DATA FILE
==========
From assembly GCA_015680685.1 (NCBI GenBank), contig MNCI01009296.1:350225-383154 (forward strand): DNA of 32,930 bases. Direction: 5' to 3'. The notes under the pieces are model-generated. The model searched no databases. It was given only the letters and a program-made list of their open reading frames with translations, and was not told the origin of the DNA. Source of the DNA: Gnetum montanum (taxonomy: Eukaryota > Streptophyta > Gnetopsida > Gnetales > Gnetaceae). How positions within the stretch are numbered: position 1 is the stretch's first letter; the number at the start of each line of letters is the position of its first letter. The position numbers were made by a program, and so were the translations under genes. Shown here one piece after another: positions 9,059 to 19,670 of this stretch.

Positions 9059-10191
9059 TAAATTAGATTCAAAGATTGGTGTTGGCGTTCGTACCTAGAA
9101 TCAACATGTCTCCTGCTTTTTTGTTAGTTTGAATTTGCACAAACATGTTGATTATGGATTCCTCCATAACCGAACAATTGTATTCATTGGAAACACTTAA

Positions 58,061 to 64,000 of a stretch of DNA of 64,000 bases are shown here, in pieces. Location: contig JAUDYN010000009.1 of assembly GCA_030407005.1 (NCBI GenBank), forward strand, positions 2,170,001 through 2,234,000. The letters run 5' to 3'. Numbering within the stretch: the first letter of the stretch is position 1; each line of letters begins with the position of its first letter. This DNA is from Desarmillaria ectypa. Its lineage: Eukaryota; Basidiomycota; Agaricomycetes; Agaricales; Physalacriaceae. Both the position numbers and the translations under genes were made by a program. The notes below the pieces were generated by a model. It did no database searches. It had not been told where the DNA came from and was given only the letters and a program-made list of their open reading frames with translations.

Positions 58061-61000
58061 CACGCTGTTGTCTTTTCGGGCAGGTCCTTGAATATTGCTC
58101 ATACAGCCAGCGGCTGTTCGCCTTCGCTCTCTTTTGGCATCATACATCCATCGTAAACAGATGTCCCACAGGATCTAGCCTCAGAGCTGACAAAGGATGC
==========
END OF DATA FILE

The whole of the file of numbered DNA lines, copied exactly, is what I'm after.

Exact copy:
From assembly GCA_015680685.1 (NCBI GenBank), contig MNCI01009296.1:350225-383154 (forward strand): DNA of 32,930 bases. Direction: 5' to 3'. The notes under the pieces are model-generated. The model searched no databases. It was given only the letters and a program-made list of their open reading frames with translations, and was not told the origin of the DNA. Source of the DNA: Gnetum montanum (taxonomy: Eukaryota > Streptophyta > Gnetopsida > Gnetales > Gnetaceae). How positions within the stretch are numbered: position 1 is the stretch's first letter; the number at the start of each line of letters is the position of its first letter. The position numbers were made by a program, and so were the translations under genes. Shown here one piece after another: positions 9,059 to 19,670 of this stretch.

Positions 9059-10191
9059 TAAATTAGATTCAAAGATTGGTGTTGGCGTTCGTACCTAGAA
9101 TCAACATGTCTCCTGCTTTTTTGTTAGTTTGAATTTGCACAAACATGTTGATTATGGATTCCTCCATAACCGAACAATTGTATTCATTGGAAACACTTAA

Positions 58,061 to 64,000 of a stretch of DNA of 64,000 bases are shown here, in pieces. Location: contig JAUDYN010000009.1 of assembly GCA_030407005.1 (NCBI GenBank), forward strand, positions 2,170,001 through 2,234,000. The letters run 5' to 3'. Numbering within the stretch: the first letter of the stretch is position 1; each line of letters begins with the position of its first letter. This DNA is from Desarmillaria ectypa. Its lineage: Eukaryota; Basidiomycota; Agaricomycetes; Agaricales; Physalacriaceae. Both the position numbers and the translations under genes were made by a program. The notes below the pieces were generated by a model. It did no database searches. It had not been told where the DNA came from and was given only the letters and a program-made list of their open reading frames with translations.

Positions 58061-61000
58061 CACGCTGTTGTCTTTTCGGGCAGGTCCTTGAATATTGCTC
58101 ATACAGCCAGCGGCTGTTCGCCTTCGCTCTCTTTTGGCATCATACATCCATCGTAAACAGATGTCCCACAGGATCTAGCCTCAGAGCTGACAAAGGATGC